Everyday life in a rickety old Scottish farmhouse with a very happy Polish Lowland Sheepdog. A record of those unimportant little things that are too important to be forgotten.
Monday, May 19, 2014
Time cools, time clarifies, no mood can be maintained through the course of hours.
By the cafe under the arcades a man grooming a horse. The horse munches happily away from a pile of straw on the pavement. The beer and absinthe crowd are too engrossed in their pre-breakfast libations to notice. The horse is still there when we head home after the PON's illicit half croissant. Bob and Sophie watch in silent awe. Bob is wearing that " Blimey ! It's enormous. Wouldn't want to argue with that " look.
Two car wrecks on the road outside the little market town. Heartbreaking. The ritual Saturday evening culling of teenage French boys. 1990's era fast cars, binge drinking and testosterone a recipe for trouble. There was a time when they drank wine, now its spirits. Saturday night the time for 'partying'.
'The fonts' hotel in London staffed entirely by Spanish. There used to be enthusiastic Polish youngsters behind the desk and in the restaurant but with youth unemployment in Spain touching 54% the Poles have been replaced by eager Madrilenos. All are charming and speak perfect English.
Bob and Sophie have a good day racing round the garden ensuring that the field boundaries are where they were yesterday. Happy days.
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Sorry about the wrecks!
Yes, that is terrible about the teenage boys. Bit I love the horse being groomed in the street.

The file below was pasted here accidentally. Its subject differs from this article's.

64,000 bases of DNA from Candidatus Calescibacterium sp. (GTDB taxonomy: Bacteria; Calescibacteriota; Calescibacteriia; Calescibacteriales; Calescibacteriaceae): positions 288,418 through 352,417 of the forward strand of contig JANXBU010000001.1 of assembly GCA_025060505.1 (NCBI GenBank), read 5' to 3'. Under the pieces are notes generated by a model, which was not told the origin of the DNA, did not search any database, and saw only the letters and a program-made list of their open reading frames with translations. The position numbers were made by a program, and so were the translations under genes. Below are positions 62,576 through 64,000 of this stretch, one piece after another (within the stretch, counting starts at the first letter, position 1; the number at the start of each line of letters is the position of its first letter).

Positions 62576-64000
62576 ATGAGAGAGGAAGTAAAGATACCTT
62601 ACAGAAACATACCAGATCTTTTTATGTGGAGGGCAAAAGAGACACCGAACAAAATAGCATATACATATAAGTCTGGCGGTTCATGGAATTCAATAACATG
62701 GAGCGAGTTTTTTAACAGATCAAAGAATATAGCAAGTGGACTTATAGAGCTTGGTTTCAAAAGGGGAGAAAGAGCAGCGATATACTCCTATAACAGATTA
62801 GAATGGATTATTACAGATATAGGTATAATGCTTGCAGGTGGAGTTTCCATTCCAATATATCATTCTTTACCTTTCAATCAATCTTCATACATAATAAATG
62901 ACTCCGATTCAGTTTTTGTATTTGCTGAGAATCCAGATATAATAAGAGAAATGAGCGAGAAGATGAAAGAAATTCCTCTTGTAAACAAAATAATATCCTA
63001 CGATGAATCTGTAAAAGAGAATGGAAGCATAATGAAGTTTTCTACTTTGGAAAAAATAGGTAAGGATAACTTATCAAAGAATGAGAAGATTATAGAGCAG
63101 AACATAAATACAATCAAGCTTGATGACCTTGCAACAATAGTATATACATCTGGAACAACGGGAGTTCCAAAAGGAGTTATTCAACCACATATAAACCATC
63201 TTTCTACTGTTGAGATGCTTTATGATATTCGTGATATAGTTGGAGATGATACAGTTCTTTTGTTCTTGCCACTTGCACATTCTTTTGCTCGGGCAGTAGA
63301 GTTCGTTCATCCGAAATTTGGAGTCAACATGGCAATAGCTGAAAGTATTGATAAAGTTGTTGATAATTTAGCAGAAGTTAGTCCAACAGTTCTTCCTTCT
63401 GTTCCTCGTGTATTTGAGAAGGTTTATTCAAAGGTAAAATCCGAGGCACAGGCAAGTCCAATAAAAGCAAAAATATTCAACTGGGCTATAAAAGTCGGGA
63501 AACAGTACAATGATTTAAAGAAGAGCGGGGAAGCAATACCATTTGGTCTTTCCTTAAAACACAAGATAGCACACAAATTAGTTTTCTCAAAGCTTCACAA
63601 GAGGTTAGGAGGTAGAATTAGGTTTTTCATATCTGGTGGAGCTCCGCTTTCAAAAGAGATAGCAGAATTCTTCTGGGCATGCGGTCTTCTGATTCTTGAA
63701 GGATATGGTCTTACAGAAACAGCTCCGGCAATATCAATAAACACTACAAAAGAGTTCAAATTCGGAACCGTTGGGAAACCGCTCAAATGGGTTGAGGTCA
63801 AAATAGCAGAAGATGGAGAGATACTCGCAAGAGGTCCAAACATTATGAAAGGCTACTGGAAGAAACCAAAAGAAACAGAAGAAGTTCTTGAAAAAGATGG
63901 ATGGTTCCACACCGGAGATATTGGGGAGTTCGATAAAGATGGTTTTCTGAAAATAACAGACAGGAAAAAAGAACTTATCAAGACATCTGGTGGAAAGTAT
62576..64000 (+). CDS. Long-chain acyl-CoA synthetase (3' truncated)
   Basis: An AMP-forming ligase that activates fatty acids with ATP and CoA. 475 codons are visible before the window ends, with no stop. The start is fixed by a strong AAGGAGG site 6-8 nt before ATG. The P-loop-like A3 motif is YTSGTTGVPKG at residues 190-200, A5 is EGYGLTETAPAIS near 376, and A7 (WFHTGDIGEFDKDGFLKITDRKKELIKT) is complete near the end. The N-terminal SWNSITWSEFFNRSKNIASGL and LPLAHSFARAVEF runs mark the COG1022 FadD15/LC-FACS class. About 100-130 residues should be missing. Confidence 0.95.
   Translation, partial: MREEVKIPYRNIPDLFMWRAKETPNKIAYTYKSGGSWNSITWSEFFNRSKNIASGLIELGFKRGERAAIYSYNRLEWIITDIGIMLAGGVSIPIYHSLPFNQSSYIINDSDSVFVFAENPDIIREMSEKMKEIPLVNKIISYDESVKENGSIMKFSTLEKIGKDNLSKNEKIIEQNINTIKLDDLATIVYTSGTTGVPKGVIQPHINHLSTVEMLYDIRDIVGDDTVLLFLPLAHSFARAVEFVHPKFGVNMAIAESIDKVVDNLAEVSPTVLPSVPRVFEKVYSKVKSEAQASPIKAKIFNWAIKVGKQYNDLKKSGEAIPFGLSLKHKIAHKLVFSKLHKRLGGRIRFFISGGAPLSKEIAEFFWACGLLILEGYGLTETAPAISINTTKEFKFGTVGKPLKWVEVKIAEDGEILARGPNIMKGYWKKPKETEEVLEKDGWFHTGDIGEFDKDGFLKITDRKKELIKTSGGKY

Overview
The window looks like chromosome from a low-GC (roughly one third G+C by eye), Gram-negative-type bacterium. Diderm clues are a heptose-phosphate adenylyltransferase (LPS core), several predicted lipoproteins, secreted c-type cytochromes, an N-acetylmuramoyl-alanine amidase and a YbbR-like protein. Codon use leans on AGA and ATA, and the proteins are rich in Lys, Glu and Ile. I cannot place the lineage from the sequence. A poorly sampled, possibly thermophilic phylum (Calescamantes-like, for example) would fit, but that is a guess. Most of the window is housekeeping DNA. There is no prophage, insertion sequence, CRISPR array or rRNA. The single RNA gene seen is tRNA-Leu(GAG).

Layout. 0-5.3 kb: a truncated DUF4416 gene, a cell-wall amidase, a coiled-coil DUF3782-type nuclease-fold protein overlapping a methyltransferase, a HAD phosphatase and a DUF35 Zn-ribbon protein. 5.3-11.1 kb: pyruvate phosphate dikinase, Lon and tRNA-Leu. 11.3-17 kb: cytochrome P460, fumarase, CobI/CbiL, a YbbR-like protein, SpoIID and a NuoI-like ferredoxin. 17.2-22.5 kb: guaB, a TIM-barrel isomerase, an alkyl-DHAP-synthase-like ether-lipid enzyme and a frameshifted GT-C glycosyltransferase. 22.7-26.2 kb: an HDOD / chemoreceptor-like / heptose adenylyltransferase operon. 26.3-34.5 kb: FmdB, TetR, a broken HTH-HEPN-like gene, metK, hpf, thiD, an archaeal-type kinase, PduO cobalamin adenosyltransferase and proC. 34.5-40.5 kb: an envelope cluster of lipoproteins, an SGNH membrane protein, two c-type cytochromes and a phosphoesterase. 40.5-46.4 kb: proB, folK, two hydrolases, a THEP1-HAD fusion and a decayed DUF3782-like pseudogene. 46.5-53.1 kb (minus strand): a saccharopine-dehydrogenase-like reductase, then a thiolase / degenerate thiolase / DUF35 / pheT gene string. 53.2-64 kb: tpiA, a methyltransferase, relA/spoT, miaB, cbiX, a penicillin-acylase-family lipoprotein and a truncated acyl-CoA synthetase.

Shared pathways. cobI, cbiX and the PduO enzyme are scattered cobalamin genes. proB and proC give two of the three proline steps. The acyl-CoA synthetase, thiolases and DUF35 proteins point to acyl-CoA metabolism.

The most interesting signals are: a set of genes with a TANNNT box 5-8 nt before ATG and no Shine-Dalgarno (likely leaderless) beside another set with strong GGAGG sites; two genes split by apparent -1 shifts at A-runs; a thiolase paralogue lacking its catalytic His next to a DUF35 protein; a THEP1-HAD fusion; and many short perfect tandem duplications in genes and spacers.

A horse in the middle of town. Love it! We seem to have the Saturday night binge drinking accompanied with violence.
XXXOOO Bella & Roxy
Many of the French youngsters seem to have better self control with alcohol than their British counterparts. It is tragic if that is being lost along with young lives.
Unfortunately our little hameau has experience of this. The eldest daughter of our retired farming couple was driving home with her two children in the back seat. There was a head-on collision between her car and another with a young man driving. She died, the children survived. The sadness absorbed into every stone, of every house in the hameau. It isn't so keen now, but all inhabitants still feel it.
Have to say the the French youngsters have caught the Anglo-Saxon capacity to drink to excess. Here the concept of 'don't drink and drive' is alien. That's why we don't venture out after midnight onto the winding country roads.
Grooming a horse in the street sums up everything I imagine France Profonde to be, the drunken boy racers does not. Shame we've exported this habit.
Apple lives to see a horse. It has happened several times before, and she'll still to get over it.
Oh - I thought that car was parked in the field!
This time of year is usually full of sad reports about drunken accidents as school comes to a close, but so far we've been lucky this year.
Our dogs always have a similar reaction to horses, although Bunny still thinks she could take one down.
The waitress at the cafe says he's a pilgrim on his way to Spain. That leaves many questions unanswered. Where did he come from ? Why ? Where does he sleep ? Where does the horse sleep ? Life in deepest,deepest France profonde.
Sadly, we've not exported road safety admonitions to not drink and drive.
Guess that's why they're not Polish Lowland Horse Dogs !
A dogs sense of perspective is clearly a work in progress. Brave from a distance. Less brave when close up !
There are lots of Don't Drink and Drive ads here, but it doesn't help at all....road fatalities as a result of consuming too much alcohol is quite the norm...so unnecessary and quite sad.
I think my Brownie would bark at the horse but from a safe distance.
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